Heat is kinetic energy on a molecular scale – that is the vibration of individual atoms and molecules. So when we think about something having a lot of heat, we mean that the atoms and molecules are vibrating a lot, and something with very little heat is made of molecules and atoms that are not vibrating much at all.
When two molecules or atoms are placed next to each other, they bump into each other as they vibrate. When they bump they can exchange some or all of their energy. That means that when a fast moving molecule bumps into a slow molecule it can give some of its energy to the slow one. The slow one will speed up and the fast one will slow down. That means that the slow one has picked up heat (and is now hotter) and the fast one has lost heat (and is now cooler).
This exchange of energy happens all the time and is the reason that heat travels through things. For instance, this is why putting a fire under the middle of a pot will heat up the entire pot. It is also the reason that putting something hot up against something cold will warm up the cold thing and cool down the hot one. For instance, if you put a cold spoon in hot cocoa, the spoon will heat up and the cocoa will cool down.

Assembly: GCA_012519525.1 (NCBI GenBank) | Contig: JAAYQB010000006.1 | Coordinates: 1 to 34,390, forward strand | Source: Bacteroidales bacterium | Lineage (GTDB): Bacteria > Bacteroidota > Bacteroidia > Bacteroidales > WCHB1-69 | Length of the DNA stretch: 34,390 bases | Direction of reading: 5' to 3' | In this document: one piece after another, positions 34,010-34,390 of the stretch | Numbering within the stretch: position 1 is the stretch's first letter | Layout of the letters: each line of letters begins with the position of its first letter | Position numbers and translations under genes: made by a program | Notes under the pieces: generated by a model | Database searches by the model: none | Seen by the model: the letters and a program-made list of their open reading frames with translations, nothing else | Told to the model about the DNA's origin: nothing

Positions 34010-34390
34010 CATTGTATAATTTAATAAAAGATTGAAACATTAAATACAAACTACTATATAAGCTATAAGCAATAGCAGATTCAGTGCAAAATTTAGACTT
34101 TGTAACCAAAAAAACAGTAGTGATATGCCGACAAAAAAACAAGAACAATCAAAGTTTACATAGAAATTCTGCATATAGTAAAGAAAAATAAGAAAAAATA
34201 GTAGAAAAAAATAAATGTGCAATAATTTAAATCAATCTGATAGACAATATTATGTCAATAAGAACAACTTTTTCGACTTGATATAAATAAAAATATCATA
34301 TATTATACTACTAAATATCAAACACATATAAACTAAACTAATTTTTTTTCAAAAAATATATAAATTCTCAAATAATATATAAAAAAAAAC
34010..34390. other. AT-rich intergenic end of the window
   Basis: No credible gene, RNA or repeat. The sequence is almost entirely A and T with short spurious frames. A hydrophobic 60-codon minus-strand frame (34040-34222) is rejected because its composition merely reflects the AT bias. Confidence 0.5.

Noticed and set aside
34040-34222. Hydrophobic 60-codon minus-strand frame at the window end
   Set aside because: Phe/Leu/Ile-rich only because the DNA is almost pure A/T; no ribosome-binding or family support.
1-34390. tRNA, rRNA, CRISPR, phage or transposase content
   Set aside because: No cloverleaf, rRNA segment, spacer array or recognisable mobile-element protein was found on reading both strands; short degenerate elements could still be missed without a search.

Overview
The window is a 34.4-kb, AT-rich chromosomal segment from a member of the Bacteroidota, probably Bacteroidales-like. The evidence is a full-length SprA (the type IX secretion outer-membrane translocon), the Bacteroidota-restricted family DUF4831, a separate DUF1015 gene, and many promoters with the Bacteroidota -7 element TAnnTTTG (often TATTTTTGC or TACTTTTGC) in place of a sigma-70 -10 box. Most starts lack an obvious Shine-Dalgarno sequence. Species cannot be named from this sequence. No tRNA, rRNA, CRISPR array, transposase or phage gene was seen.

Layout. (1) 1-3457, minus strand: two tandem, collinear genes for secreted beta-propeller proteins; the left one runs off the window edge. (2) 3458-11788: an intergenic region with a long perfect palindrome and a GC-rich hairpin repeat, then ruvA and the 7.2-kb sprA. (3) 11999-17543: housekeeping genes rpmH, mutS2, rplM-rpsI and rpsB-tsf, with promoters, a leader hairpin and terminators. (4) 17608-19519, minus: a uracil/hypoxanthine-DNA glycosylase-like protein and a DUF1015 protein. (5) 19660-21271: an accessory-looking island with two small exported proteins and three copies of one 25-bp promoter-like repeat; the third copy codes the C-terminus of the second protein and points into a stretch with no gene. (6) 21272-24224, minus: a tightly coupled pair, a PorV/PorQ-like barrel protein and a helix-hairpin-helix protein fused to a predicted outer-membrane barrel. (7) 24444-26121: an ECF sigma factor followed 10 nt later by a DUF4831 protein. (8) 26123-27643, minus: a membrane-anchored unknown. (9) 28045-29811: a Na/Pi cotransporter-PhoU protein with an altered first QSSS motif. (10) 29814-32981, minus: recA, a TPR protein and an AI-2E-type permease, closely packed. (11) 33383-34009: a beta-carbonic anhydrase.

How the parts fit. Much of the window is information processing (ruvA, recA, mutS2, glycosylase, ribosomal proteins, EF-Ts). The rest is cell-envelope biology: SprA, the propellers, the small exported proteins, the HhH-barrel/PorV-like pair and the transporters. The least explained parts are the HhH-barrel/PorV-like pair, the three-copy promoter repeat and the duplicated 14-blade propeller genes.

This transfer of heat happens until the temperatures are the same – that is, until the molecular vibrations match.
It is also true that the greater the difference in the speeds, the more quickly heat will transfer.
It is worth noting here that humans are very good at noticing heat transfer but really bad at determining temperature. Your nerves are NOT capable of determining how hot or cold something is, only whether it is hotter or colder than you are. An example of this is described here.